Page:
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YOU GOT A PROBLEM WITH THAT? It’s time for Phillies manager Charlie Manuel to move Jimmy Rollins out of the leadoff spot for an extended period of time. Rollins hasn’t been the same player since his 2007 MVP campaign, and his inability to get on base is killing the Phillies’ offense. Rollins continues to swing at bad pitches, still tries to pull the ball, hits way too many fly balls and refuses to work walks and agitate the way a true leadoff man should. When Rollins is going well, he’s a tremendous weapon, but that hasn’t happened for a while. Manuel needs to drop him until Rollins starts hitting again, and more importantly, shows that he’s interested in doing the things to set the table for teammates, rather than trying to be a slugging shortstop. Make the move, Charlie. It’s time.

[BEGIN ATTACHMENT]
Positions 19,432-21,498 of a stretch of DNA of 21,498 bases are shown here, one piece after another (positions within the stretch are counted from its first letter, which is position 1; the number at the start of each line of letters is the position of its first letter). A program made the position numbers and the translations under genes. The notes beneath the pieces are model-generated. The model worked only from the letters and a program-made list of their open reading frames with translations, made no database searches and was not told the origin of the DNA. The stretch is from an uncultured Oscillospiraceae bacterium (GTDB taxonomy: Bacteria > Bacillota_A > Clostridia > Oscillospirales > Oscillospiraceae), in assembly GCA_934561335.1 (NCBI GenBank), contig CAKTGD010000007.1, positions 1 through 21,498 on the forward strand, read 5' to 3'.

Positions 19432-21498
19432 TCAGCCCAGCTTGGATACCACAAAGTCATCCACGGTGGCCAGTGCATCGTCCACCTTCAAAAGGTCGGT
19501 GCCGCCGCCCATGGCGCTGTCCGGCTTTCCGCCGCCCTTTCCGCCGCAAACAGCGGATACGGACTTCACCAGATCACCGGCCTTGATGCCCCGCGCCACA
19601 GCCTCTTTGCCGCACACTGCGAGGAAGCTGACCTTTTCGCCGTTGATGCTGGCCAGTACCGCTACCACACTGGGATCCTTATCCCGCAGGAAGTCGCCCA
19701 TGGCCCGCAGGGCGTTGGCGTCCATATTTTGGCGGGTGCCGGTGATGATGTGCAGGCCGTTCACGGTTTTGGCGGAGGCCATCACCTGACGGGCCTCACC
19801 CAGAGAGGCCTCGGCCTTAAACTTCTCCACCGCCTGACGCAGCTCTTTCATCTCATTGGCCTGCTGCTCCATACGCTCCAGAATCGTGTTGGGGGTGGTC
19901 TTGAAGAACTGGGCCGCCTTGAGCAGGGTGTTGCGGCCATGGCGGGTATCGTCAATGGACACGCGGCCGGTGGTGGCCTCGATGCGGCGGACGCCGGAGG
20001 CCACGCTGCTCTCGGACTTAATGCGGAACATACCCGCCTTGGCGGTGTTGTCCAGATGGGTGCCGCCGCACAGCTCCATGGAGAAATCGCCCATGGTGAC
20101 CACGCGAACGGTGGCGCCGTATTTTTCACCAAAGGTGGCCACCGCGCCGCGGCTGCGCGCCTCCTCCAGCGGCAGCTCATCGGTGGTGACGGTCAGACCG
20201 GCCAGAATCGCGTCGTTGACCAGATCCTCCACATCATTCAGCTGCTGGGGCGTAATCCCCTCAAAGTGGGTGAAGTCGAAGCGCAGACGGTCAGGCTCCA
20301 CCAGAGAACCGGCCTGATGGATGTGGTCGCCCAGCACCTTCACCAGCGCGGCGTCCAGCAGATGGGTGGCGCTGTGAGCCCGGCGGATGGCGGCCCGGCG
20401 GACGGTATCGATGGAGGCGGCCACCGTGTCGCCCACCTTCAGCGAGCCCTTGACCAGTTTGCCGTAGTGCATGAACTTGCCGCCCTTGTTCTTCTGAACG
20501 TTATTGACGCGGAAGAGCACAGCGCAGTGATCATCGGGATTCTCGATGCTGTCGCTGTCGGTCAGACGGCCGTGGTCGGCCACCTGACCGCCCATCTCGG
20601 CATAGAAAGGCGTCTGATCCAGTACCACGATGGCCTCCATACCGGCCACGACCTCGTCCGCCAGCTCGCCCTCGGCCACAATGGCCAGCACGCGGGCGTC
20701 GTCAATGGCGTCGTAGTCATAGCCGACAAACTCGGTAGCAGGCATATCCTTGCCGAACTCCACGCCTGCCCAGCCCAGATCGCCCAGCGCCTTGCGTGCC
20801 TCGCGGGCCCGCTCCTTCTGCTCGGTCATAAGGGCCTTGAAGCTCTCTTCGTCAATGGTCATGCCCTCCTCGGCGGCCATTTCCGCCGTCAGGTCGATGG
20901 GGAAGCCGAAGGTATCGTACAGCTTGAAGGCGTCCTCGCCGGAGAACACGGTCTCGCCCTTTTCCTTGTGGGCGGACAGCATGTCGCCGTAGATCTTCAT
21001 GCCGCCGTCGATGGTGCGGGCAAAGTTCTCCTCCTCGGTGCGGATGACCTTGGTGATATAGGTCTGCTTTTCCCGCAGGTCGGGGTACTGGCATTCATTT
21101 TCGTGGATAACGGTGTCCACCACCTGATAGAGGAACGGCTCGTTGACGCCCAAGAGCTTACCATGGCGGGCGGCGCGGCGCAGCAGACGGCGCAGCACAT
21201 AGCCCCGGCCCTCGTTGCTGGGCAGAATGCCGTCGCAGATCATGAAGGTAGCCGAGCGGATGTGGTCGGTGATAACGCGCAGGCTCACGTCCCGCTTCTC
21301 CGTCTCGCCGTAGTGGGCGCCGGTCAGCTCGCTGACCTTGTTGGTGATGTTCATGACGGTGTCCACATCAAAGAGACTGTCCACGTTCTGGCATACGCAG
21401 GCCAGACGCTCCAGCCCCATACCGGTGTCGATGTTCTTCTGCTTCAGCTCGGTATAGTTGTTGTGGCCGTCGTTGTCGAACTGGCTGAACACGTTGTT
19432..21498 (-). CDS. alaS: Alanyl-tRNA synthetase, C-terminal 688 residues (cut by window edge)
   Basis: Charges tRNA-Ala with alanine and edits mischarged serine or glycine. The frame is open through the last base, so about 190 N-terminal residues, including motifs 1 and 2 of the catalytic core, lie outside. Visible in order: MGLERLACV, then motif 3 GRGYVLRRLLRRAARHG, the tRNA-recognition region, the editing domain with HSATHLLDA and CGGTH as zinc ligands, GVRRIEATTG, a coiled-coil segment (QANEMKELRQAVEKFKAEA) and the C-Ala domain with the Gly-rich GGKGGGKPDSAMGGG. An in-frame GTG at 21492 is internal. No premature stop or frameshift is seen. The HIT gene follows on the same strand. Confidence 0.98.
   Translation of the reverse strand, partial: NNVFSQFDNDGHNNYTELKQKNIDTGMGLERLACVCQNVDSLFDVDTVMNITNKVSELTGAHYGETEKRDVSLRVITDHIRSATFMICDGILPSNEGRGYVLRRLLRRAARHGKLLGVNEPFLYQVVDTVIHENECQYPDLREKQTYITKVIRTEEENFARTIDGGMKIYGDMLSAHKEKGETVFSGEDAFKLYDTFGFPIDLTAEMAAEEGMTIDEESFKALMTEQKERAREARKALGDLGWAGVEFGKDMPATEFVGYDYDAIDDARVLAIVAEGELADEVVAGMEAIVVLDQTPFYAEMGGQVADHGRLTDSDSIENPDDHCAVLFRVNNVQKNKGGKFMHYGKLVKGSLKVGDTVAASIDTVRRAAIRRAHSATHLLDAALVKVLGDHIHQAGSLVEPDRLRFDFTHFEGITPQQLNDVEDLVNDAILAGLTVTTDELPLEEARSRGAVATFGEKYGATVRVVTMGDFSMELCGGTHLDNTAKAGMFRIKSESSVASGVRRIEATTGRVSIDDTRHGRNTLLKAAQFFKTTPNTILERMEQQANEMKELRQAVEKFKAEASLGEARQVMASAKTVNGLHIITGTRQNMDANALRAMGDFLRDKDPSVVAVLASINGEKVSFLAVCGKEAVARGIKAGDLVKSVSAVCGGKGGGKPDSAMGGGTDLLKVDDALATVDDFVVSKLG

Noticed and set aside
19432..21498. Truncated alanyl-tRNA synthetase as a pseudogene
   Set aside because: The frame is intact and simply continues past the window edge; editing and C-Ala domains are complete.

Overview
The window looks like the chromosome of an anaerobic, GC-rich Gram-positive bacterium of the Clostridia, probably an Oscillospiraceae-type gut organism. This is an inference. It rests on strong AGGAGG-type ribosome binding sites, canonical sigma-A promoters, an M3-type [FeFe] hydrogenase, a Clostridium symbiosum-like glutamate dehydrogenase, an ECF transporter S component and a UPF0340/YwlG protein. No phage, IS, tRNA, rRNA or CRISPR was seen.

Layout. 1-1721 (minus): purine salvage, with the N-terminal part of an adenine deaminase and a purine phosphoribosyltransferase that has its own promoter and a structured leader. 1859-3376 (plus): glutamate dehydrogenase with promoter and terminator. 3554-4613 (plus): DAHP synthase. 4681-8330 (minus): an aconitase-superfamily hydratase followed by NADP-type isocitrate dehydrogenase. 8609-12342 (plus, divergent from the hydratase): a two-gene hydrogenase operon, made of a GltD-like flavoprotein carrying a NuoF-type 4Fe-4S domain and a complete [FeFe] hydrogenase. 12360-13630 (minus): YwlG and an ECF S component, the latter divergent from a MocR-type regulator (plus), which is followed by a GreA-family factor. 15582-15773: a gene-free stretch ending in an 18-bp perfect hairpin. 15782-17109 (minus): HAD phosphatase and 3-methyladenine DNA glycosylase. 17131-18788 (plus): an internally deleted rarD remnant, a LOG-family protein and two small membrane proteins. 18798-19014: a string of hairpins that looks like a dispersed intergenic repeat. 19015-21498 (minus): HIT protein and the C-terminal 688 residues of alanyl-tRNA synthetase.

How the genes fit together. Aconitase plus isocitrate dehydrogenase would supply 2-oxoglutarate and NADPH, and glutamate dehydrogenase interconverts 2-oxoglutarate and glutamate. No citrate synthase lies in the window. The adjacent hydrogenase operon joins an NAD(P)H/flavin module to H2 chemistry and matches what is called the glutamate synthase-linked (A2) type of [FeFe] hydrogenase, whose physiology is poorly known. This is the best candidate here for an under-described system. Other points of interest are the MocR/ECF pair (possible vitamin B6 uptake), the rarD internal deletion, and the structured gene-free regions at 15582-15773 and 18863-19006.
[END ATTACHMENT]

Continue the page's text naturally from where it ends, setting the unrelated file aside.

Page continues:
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AND ANOTHER THING: Is El Hombre the only one who sees the irony in the timing of Donald Fehr’s announcement that he is stepping down as the head of the players’ union? In a couple days, Manny Ramirez will be back with the Dodgers after his 50-day suspension for using a drug related to steroid use. Perhaps Fehr can serve as the emcee at Ramirez’s press conference, since it was in large part due to Fehr’s refusal to allow drug testing in Majoke League Baseball that the steroid era was able to blossom. Marvin Miller will always be remembered as the man who brought free agency to baseball, while Fehr’s legacy is one of aversion, avoidance and acrimony. Fehr, in concert with serial back-turner Bud Sellout, helped create a climate in which players abused performance-enhancing drugs for more than a decade and tainted the game’s reputation. Miller belongs in the Hall of Fame; Fehr shouldn’t get a vote. And to all those Dodgers fans who used to rail against Giants supporters who backed BALCO Bonds all those juicy years: You have become colossal hypocrites because of your undying support for a drug abuser and a lout.